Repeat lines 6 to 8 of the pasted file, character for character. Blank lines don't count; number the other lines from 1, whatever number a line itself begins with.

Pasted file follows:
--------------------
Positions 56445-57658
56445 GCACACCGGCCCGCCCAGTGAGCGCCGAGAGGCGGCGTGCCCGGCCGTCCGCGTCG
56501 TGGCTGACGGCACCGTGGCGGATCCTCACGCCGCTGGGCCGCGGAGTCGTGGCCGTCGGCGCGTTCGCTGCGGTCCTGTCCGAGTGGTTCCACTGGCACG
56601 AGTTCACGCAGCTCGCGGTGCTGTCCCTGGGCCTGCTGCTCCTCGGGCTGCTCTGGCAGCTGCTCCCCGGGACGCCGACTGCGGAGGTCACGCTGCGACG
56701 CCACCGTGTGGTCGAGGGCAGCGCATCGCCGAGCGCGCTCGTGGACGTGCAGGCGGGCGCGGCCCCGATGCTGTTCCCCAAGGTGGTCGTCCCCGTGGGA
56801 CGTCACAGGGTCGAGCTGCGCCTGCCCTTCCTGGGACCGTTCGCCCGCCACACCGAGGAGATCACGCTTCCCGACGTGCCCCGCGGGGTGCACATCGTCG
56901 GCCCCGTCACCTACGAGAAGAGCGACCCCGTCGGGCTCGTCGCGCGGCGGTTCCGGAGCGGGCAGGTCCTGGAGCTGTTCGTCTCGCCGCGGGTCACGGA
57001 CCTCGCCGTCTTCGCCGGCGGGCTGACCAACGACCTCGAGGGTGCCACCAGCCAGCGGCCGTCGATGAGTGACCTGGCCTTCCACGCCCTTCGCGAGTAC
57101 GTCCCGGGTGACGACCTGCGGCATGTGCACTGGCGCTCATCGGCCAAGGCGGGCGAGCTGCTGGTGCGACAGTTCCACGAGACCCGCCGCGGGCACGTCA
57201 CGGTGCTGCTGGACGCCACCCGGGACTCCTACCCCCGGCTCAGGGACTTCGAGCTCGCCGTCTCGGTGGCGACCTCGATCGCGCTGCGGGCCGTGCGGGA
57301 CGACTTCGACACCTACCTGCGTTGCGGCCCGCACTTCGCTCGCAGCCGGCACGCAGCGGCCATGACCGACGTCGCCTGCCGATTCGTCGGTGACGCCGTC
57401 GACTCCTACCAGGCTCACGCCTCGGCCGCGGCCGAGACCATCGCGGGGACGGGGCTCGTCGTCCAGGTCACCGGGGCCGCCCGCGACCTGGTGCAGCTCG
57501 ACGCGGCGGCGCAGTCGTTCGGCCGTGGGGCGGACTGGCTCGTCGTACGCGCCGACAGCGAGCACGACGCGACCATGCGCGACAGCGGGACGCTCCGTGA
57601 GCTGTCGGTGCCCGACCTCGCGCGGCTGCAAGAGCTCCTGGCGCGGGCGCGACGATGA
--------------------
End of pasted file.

56801 CGTCACAGGGTCGAGCTGCGCCTGCCCTTCCTGGGACCGTTCGCCCGCCACACCGAGGAGATCACGCTTCCCGACGTGCCCCGCGGGGTGCACATCGTCG
56901 GCCCCGTCACCTACGAGAAGAGCGACCCCGTCGGGCTCGTCGCGCGGCGGTTCCGGAGCGGGCAGGTCCTGGAGCTGTTCGTCTCGCCGCGGGTCACGGA
57001 CCTCGCCGTCTTCGCCGGCGGGCTGACCAACGACCTCGAGGGTGCCACCAGCCAGCGGCCGTCGATGAGTGACCTGGCCTTCCACGCCCTTCGCGAGTAC